Baritone Christopher Maltman's reputation as an exceptionally sensitive and intelligent singer with a warm, supple voice is fully borne out in this recording of Die schöne Müllerin. The same adjectives would apply to his partner at the piano, Graham Johnson. Maltman and Johnson emphasize the dramatic trajectory of the cycle; this protagonist experiences the heights and depths of romantic passion with special intensity. The entire cycle is beautifully shaped and the musicians bring intelligence and nuance to the contour of each song, persuasively conveying the emotional volatility of the young lover. Maltman's richly lyrical voice has a full range of colors that he employs to splendid effect whether in the virile impetuosity of "Ungeduld," or the hushed, grieving half-voice of "Tränenregen," or the crazed desperation of "Eifersucht und Stolz." Each line is intelligently and thoughtfully delineated, but he always manages to sound spontaneous, never careful or studied. Maltman is in absolute control of the music and his delivery sounds effortlessly expressive. The sound quality makes it clear that this is a live recording. The balance is good, and Maltman and Johnson are always clearly audible, but there's an inescapable sense of distance from the listener that's in contrast to the many superb recordings of the cycle that have vivid and immediate sound. The quality of the performances, though, particularly Maltman and Johnson's ability to sweep the listener up in the protagonist's dilemma, make this a version that should interest anyone who loves the songs and is willing to listen past the less-than-stellar acoustic.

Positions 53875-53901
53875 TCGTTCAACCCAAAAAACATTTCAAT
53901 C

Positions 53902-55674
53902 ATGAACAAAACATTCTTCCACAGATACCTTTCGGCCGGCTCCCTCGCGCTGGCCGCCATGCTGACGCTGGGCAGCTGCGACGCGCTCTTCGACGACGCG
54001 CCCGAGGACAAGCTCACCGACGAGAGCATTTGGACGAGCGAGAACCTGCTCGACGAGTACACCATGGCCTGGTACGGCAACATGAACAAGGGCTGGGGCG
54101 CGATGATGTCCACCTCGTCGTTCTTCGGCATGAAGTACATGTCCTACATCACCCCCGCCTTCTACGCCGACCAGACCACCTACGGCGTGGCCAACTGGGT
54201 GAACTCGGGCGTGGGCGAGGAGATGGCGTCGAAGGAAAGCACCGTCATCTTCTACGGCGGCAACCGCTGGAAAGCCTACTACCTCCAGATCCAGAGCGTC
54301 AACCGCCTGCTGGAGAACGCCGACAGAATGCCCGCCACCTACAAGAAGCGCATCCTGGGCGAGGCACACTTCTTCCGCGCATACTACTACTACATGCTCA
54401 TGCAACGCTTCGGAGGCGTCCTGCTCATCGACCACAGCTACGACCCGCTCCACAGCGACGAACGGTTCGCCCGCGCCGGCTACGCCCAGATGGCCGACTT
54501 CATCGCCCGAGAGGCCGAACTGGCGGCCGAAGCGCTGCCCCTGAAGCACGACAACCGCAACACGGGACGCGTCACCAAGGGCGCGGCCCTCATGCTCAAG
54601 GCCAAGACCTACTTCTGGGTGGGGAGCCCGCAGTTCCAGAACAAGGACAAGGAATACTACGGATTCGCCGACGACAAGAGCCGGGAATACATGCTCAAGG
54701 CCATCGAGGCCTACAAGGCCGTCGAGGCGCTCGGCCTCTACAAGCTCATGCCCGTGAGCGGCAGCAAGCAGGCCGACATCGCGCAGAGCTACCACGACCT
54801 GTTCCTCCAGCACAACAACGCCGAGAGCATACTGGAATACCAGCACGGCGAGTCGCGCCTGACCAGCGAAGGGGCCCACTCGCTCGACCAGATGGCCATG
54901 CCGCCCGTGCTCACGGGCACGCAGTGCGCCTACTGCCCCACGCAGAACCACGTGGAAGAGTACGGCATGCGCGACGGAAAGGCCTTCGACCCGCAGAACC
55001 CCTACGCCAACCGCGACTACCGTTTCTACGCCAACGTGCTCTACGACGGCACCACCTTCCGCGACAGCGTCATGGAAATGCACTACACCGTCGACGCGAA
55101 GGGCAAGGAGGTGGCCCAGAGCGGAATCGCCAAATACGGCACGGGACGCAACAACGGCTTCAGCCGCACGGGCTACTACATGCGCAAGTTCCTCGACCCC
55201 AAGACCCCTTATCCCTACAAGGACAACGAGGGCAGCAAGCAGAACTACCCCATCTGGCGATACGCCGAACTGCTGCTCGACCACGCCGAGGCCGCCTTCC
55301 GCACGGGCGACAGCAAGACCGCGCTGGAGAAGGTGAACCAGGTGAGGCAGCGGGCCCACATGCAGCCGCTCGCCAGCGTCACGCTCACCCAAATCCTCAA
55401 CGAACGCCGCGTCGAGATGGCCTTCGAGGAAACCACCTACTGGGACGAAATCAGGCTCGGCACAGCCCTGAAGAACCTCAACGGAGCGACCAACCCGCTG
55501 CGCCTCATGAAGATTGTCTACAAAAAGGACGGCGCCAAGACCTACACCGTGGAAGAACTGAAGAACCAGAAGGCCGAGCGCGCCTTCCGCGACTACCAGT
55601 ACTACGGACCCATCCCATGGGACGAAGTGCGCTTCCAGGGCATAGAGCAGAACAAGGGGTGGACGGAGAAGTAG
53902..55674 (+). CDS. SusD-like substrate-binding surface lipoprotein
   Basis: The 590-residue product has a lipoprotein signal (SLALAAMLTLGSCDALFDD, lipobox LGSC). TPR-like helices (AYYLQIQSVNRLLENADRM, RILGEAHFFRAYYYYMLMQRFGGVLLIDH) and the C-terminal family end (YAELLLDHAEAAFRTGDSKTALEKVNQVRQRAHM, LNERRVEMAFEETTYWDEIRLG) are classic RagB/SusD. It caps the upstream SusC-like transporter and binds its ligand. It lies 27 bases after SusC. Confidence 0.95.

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AllMusic Review by Stephen Eddins
|Die schöne Müllerin, D 795|